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World's Last Male Northern White Rhino Dies

Sudan walks around at the Ol Pejeta Conservancy in Laikipia National Park, Kenya June 14, 2015. REUTERS/Thomas Mukoya
Sudan walks around at the Ol Pejeta Conservancy in Laikipia National Park, Kenya June 14, 2015. REUTERS/Thomas Mukoya
World's Last Male Northern White Rhino Dies
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This is What’s Trending Today…

The world's last known male northern white rhinoceros has died.

Sudan was 45 years old. He was living in Kenya at a wildlife conservancy called Ol Pejeta. The conservancy said his age-related health problems had worsened, and that he was put to sleep on Monday.

Sudan was no longer able to stand, workers there said. His muscles and bones had weakened, and his skin had severe wounds. He also had an infection in his leg.

Sudan was born in the wild in Sudan. At two years old, he was captured and taken to a zoo in the Czech Republic. He lived there from 1975 until 2009, when he was moved to Ol Pejeta Conservancy.

Sudan had been part of the conservancy’s effort to save the northern white rhinos from disappearing. Now, just two females are left. One is his daughter, Najin. The other is his granddaughter, Fatu.

Conservationists had tried many times to get Sudan to mate with the two females naturally. However, they were not successful.

Last year, they created an account for him on the dating app Tinder, where Sudan was described as “The Most Eligible Bachelor in the World.” The effort was meant to raise funds for a $9-million fertility treatment to help the species survive.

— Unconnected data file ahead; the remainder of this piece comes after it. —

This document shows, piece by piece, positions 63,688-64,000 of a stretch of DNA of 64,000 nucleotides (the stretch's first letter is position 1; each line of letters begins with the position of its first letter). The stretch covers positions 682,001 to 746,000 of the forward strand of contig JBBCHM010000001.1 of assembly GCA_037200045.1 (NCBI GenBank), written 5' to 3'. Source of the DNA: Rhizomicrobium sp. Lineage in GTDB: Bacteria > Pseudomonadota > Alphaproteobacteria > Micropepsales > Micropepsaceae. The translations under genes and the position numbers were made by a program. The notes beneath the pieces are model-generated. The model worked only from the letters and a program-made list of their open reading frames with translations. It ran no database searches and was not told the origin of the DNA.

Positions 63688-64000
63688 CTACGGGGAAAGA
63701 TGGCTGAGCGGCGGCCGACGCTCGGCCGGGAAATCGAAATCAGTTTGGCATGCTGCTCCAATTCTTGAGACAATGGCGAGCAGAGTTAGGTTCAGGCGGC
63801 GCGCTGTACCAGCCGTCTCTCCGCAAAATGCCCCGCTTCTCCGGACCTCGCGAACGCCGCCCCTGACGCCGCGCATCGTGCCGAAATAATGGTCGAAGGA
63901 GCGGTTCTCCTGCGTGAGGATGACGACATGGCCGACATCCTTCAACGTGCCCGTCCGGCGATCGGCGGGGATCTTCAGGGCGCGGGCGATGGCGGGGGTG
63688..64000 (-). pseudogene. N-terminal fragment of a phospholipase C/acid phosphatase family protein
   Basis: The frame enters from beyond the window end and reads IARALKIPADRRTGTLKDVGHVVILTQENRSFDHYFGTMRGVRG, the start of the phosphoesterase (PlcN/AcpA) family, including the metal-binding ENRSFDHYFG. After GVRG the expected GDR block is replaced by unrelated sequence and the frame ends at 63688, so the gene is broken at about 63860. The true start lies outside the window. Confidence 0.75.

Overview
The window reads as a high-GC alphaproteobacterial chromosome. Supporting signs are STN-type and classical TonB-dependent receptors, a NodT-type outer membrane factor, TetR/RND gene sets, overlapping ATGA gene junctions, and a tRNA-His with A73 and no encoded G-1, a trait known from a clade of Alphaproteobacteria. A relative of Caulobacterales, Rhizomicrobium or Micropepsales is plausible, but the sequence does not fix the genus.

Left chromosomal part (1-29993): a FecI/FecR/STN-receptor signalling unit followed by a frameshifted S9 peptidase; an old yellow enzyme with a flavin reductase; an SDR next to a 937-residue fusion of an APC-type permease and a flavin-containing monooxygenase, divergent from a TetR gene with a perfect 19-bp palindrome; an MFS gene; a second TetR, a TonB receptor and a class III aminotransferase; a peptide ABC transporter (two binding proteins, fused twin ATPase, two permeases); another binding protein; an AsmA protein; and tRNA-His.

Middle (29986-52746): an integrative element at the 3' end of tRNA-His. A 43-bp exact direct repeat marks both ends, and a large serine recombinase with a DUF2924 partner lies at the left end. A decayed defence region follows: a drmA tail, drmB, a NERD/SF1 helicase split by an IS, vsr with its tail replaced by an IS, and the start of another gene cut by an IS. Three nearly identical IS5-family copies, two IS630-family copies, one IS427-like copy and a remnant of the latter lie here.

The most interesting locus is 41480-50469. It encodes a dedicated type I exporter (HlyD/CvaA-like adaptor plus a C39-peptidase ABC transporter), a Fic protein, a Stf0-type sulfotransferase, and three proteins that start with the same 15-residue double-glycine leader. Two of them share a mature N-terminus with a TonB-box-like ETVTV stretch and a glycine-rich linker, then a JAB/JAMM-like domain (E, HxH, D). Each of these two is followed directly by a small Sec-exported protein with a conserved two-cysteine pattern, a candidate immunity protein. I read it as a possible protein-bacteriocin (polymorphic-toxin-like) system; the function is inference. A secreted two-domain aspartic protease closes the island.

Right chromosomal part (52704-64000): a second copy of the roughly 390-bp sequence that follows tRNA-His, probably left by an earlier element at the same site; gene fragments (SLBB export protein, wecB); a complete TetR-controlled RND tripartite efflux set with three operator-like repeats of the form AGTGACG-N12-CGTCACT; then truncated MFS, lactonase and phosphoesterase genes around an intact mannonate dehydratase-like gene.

Elodie Sampere is a manager at the Ol Pejeta Conservancy. She spoke to VOA after Sudan’s death. She said there is still hope of keeping the species from disappearing.

“The death of Sudan does not mean the death of the species. We still have two females that are there,” she said.

However, both Najin and Fatu are unable to carry a pregnancy to full term. So, scientists hope to use a technique called in-vitro fertilization. They want to combine the genetic material of a female and male northern white rhino. Then, they will implant the resulting embryo in the uterus of a female southern white rhino.

Northern white rhinos once lived across parts of Chad, Sudan, Uganda, Congo and the Central African Republic. Fifty years ago, about 2,000 remained in the wild. They became especially threatened because of armed conflicts in the area.

Many were also killed by poachers. In some cultures, rhino horns are used in traditional medicine. They can be worth up to $50,000 per kilogram. All international trade in rhino horn is outlawed. However, demand in several Asian countries continues to fuel an illegal black market.

Along with health problems, Sudan may have also suffered from loneliness in his final days at the conservancy. The only other male of his species, Suni, died in 2014. Sudan spent his final years surrounded by armed guards who protected him from poachers.

And that’s What’s Trending Today.

I'm Ashley Thompson.

Ashley Thompson adapted this story based on reports by the Associated Press and VOA News reporter Rael Ombuor in Nairobi. Kelly Jean Kelly was the editor.


Words in This Story

conservancy - n. an organization that works to protect animals, plants, and natural resources especially by purchasing and caring for areas of land

app - n. ​a computer program that performs a special function​

eligible - adj. able to be chosen for something

bachelor - n. ​a man who is not married​

implant - v. to place (something) in a person's body by means of surgery

poacher - n. someone who catches or kills animals illegally